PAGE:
Abstract: This paper analyzes the response of the State bank of Pakistan—the central bank, to foreign exchange inflows for the period of 2001:1 to 2006:8. In this context, we estimated sterilization and offset coefficients using vector autoregression (VAR) model to account for the issue of endogeneity of domestic credit with the foreign exchange interventions. In addition, the paper also analyzes the role of foreign and domestic interest rate differentials in pulling in or pushing out of these foreign exchange flows. We found that the offset coefficient is very small and insignificant (0.16) implying that changes in credit resulted in very minimal offsetting reserve flows. The study found out that for the sample period, SBP only partially sterilized the inflows with magnitude of coefficient at (0.50) confirming the stylized facts. Results also indicate that inflows were neither pulled into the country due to high domestic interest rates due to some domestic policy nor they are pushed into Pakistan owing to low interest rates abroad.
    Keywords: Sterilization; Monetary independence; VAR
    JEL: E58 C32
    Date: 2007–03–16
  7. By: Dimitrios A. Sideris (Bank of Greece and University of Ioannina)
    Abstract: Monetary authorities intervene in the currency markets in order to pursue a monetary rule and/or to smooth exchange rate volatility caused by speculative attacks. In the present paper we investigate for possible intervention effects on the volatility of nominal exchange rates and the estimated equilibrium behaviour of real exchange rates. The main argument of the paper is that omission of intervention effects -when they are significant- would bias the ability to detect any PPP-based behaviour of the real exchange rates in the long run. Positive evidence for this argument comes from the experience of six Central and Eastern European economies, whose exchange markets are characterised by frequent interventions.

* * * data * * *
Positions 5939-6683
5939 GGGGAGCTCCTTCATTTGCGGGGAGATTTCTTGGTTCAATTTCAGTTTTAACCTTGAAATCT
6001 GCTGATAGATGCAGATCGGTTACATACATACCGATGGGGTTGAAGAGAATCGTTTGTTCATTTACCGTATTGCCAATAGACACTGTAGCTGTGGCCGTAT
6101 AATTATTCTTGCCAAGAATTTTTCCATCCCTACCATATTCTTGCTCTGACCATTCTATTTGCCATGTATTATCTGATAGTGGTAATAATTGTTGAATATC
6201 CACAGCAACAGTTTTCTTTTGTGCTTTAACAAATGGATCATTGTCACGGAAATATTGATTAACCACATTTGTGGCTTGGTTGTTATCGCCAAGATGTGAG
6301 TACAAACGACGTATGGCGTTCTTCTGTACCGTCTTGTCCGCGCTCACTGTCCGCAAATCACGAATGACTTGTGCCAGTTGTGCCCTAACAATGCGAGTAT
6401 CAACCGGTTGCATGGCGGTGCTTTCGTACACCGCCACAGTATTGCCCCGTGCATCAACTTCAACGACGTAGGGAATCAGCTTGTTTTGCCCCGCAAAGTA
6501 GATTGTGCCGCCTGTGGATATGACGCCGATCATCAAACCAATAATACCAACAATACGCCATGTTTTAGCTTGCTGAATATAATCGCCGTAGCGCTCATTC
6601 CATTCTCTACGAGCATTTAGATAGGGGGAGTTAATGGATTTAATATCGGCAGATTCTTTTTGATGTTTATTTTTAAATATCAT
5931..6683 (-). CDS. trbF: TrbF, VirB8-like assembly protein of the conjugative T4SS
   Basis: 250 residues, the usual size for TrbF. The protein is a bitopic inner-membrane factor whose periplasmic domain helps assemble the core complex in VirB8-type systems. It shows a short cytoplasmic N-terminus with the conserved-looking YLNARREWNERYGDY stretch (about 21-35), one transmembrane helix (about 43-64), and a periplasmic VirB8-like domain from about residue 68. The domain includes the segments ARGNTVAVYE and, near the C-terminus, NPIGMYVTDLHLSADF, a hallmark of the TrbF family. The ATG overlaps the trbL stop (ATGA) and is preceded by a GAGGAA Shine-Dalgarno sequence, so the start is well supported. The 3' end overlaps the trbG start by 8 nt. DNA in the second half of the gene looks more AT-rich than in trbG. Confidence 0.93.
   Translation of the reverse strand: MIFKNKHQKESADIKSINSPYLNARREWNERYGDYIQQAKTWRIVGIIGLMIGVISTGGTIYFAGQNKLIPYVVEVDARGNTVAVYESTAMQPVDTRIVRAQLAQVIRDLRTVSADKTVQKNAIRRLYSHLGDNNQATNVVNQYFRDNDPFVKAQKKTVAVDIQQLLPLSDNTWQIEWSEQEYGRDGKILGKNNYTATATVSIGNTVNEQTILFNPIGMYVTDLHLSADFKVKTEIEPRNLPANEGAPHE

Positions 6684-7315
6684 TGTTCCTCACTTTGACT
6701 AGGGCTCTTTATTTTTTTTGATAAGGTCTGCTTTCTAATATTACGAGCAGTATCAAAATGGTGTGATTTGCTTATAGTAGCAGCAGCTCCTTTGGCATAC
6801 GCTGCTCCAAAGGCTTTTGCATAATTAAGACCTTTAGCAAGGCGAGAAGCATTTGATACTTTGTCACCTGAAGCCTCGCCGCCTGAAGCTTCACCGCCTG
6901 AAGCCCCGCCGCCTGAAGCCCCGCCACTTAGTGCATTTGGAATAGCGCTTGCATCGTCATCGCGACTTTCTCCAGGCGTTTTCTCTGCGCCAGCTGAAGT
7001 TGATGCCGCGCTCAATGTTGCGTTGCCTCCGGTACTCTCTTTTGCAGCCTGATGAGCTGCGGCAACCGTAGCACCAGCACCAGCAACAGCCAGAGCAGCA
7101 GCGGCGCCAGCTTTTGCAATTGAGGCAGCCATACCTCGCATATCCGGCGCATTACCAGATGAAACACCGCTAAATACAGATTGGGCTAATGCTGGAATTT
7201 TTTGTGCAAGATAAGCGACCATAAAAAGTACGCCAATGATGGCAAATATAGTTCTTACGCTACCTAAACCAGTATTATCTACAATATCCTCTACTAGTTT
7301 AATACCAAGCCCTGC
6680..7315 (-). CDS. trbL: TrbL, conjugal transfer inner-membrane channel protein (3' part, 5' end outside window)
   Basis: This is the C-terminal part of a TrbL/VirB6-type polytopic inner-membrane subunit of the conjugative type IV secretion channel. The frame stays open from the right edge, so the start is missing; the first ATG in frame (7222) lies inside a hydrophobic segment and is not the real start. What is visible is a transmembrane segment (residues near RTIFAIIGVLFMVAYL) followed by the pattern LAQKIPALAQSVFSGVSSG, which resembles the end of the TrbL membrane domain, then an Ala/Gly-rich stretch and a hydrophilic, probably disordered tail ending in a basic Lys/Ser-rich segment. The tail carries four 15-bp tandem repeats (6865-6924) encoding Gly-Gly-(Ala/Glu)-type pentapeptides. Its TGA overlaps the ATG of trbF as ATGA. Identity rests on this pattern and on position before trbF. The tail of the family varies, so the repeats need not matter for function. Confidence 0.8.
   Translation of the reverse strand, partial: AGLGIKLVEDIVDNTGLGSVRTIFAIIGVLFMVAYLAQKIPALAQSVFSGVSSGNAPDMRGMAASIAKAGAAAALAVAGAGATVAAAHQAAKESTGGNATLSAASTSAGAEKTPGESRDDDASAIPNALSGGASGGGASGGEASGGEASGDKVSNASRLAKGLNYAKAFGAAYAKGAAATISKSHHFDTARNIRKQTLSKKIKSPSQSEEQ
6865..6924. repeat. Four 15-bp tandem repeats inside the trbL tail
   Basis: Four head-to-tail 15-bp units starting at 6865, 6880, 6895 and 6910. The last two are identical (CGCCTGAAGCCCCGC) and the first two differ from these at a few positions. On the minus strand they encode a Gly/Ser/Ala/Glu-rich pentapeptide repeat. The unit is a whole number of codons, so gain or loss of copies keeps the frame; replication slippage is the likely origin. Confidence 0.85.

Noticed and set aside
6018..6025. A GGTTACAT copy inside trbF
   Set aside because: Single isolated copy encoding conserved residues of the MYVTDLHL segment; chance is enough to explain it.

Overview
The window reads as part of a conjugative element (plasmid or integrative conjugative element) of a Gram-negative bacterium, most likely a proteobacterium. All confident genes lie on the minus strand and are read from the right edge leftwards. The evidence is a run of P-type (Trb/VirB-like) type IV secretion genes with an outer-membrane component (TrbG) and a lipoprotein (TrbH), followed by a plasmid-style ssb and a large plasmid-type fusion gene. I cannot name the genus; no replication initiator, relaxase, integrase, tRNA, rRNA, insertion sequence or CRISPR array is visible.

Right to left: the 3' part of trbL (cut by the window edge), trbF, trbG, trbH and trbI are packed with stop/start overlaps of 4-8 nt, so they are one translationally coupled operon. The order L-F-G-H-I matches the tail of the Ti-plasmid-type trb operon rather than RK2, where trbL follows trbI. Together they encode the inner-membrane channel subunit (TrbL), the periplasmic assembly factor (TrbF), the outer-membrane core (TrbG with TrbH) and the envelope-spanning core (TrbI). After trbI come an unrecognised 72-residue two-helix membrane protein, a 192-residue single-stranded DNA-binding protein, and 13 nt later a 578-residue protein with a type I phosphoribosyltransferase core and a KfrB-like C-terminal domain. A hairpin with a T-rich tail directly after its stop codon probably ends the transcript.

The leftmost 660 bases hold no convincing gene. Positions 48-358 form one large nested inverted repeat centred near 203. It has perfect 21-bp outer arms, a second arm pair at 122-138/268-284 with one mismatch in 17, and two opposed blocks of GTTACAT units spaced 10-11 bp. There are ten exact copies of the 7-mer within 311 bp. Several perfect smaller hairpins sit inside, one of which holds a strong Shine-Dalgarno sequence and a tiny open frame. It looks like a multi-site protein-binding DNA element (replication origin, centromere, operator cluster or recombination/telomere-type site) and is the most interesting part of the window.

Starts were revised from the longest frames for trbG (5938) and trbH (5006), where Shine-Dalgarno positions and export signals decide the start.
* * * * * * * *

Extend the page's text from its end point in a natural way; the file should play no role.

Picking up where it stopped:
Keywords: Foreign Exchange Market Intervention; Real Exchange Rates; PPP.
    JEL: F31 C32 E58
    Date: 2007–02
  8. By: Romain Veyrune
    Abstract: This paper compares monetary policy of currency boards with that of the franc zone during the period 1956-2005. It concludes that monetary policy in the zone was more autonomous than under a currency board, even though both systems faced the same exchange rate constraint. So far, the contingency line provided by the French treasury and capital controls have allowed the zone to combine a fixed exchange rate and a relatively autonomous monetary policy. Financial development and zone enlargement would challenge this relative autonomy for two reasons: (1) the potential cost to the French treasury would increase; and (2) residents would potentially be able to avoid capital controls. For the zone to maintain its fixed exchange rate, close targeting of foreign reserves would become important.
    Keywords: Franc zone , currency boards , monetary policy , fixed exchange rate , Exchange rate policy , Monetary unions , Currency boards , Monetary policy ,
    Date: 2007–02–21
  9. By: Nikolaos Giannellis (Department of Economics, University of Crete, Greece); Athanasios Papadopoulos (Department of Economics, University of Crete, Greece)